Friday, November 30, 2007


It was 14F degrees outside when I got up this morning at 5:45. It was cold. I played basketball at Tech with a group of guys and I really wanted to ride my bike there. But given the time it was, the darkness, and the sheer cold, I opted to drive. I actually feel guilty because I even got out all of my things to ride. I was prepared. Once I stepped outside, brrrr, I grabbed the keys.

Other than that, I ran across another blog about life in Copenhagen. Like across the big body of water on the other side of the world. I loved this little post and hopefully you will to. Does anyone read this thing? Just curious. Email me at if you do.

Check out my website while your there.

Here is the article. It's long, but worth it.

We do know that we see a simple alternative. An easier route. What if all those massers merely rode their bikes every day? In normal clothes, like normal people? Like the millions of citizens of Northern Europe.

What might happen?

Meet our protagonist - Mr. Motorist. He drives to and from work each day as he always has. Listening to the same radio station. Same route, with minor variations. It's what he does.

He is an average citizen in a car-based society. Like the vast majority, he is not an environmental activist and he never, ever will be.

Mr Motorist looks out of the windows of his car as he putters through traffic. What does he think when he sees a hard-core, lycra-clad, cyclist on a specialist bike speeding his/her way along the curb?

Mr Motorist in the morning traffic might think, "Hmm. I could ride my bike to work, too..."

He won't, however, see himself reflected in the image. He'll see a member of an often militant sub-culture. He'll see somebody he would normally label as an 'environmentalist' - not a positive label in many cultures. He'll see a person wearing an unofficial uniform - Mr Motorist has nothing in his closet that even closely resembles the gear on the cyclist - and he'll see a bike so far removed from any bike he has ever owned.

He'll realise that in order to ride his bike he would have to infiltrate a sub-culture populated by individuals very unlike himself. He would have to invest in gear and clothes. Worst of all, Mr Motorist would find himself 'making a statement' by riding.

Mr Motorist, like most people, doesn't want to make a statement. He just wants to live his life, not climb onto a platform and become a visible statement-maker. He knows the environment is an important issue. He knows the facts. But he is just Joe Average and always will be. He just thinks riding his bike to work would be nice, healthy and quicker than driving. But the idea is quickly dropped.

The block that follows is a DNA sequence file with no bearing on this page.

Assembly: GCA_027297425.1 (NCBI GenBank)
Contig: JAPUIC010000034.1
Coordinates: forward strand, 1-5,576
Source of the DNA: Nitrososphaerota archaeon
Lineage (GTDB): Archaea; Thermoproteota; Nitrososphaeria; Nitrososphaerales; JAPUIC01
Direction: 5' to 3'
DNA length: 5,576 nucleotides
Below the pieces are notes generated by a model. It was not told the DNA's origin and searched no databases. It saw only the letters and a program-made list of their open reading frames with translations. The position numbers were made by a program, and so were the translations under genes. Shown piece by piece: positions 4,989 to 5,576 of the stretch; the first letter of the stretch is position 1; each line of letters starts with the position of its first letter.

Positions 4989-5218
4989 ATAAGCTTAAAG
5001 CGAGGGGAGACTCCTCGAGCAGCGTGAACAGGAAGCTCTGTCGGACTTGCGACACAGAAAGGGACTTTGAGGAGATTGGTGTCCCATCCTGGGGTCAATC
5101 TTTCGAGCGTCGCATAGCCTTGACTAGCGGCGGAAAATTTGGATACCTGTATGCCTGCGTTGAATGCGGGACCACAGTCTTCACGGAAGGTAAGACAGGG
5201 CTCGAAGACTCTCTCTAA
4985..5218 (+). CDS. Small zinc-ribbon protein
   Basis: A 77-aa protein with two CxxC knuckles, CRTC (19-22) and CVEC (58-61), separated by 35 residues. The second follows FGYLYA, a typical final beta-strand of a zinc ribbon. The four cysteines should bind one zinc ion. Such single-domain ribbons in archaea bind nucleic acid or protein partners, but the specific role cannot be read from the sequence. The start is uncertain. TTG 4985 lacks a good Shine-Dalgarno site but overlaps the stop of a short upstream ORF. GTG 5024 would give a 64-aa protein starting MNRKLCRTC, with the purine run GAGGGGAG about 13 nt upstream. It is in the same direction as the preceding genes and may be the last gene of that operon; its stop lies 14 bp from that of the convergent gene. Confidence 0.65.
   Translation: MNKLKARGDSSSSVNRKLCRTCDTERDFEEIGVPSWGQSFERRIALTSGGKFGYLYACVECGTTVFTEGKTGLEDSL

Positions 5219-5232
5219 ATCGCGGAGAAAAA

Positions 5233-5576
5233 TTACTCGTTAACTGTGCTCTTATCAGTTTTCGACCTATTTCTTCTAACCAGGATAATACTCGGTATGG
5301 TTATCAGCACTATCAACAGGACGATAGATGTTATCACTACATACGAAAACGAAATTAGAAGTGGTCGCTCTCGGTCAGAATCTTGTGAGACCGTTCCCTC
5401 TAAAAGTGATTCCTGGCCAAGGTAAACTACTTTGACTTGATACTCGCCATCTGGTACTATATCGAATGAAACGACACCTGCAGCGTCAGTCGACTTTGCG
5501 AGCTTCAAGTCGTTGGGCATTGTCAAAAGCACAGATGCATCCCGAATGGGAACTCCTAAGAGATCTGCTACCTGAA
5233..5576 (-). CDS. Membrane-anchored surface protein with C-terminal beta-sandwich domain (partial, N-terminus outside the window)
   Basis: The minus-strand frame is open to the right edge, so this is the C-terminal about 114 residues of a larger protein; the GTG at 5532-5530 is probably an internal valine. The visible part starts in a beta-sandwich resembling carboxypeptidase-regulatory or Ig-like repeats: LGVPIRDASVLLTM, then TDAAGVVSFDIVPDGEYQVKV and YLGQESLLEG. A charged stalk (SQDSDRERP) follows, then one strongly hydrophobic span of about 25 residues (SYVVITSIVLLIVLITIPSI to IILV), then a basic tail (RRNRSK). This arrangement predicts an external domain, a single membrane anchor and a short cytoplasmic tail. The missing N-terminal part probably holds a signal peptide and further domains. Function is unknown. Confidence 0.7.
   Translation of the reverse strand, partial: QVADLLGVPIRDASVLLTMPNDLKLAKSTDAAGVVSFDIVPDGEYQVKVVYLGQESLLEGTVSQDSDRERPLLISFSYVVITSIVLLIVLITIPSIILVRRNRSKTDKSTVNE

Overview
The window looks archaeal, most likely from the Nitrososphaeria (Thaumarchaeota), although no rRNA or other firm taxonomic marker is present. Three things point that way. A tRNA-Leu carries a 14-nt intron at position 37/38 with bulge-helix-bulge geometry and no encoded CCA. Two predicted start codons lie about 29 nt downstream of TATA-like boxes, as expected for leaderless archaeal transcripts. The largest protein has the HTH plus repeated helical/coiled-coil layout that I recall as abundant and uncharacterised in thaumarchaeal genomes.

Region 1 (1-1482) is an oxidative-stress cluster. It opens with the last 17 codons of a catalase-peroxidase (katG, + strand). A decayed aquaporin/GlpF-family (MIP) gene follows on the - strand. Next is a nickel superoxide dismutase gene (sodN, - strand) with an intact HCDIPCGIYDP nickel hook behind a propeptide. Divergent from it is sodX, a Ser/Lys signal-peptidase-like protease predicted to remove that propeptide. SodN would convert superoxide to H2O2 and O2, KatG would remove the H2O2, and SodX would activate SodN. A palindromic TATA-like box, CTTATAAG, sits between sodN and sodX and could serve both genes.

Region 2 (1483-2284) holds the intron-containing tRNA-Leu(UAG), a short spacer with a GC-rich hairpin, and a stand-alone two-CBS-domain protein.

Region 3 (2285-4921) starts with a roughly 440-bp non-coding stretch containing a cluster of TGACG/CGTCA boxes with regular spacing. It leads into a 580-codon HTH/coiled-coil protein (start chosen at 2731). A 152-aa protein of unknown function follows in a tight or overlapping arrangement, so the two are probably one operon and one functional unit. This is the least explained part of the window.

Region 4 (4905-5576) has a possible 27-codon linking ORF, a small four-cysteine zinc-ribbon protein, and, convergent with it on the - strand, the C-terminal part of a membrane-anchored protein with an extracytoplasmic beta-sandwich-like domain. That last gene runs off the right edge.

When Mr Motorist is stuck in traffic on the way home because of a bike protest/demonstration/celebration, he isn't going to be any closer to hopping on a bike. He will be pushed farther away from the thought than he ever was. Joe Average doesn't have much respect for this kind of activism. I wish he did, but he doesn't. He's just going to get pissed off.


Now let's imagine Mr Motorist sitting in traffic and glancing out of the window. He watches a chap ride past. Briefcase strapped to the back pannier. Wearing a suit. Not flying along like he is out to break records, just riding steady. the only gear on him is clips on his trouser legs and, if you like, a helmet. Taking it easy, not challenging the motorized traffic, just working with it. The bike on which the man is sitting resembles the one in Mr Motorist's garage.

And then Mr Motorist sees a woman pass by him. On a cool 'sit up and beg' bike. Her briefcase in her basket, adorned with plastic flowers. The basket, not the briefcase. She is wearing a skirt and stylish shoes. Listening to her iPod. A good, steady pace.

Then, we dare to assume, Mr Motorist would think, "I wouldn't mind riding my bike to work. It's only 15 km. That guy looks like me. Same suit. Same bike. And that woman makes it look easy..."

Mr Motorist would instantly see his own reflection in these riders. He would realise that in order to ride to work he would only have to drag his bike out of the garage, invest in trouser leg clips and, if he likes, a helmet. In far less time than it takes him to drive to work, he would be ready to ride.

He wouldn't have to make a statement. He would just be another cyclist on his way to work. He would blend in. He would feel like he is doing something good for himself and for the planet. Without having to climb a soapbox to do so.

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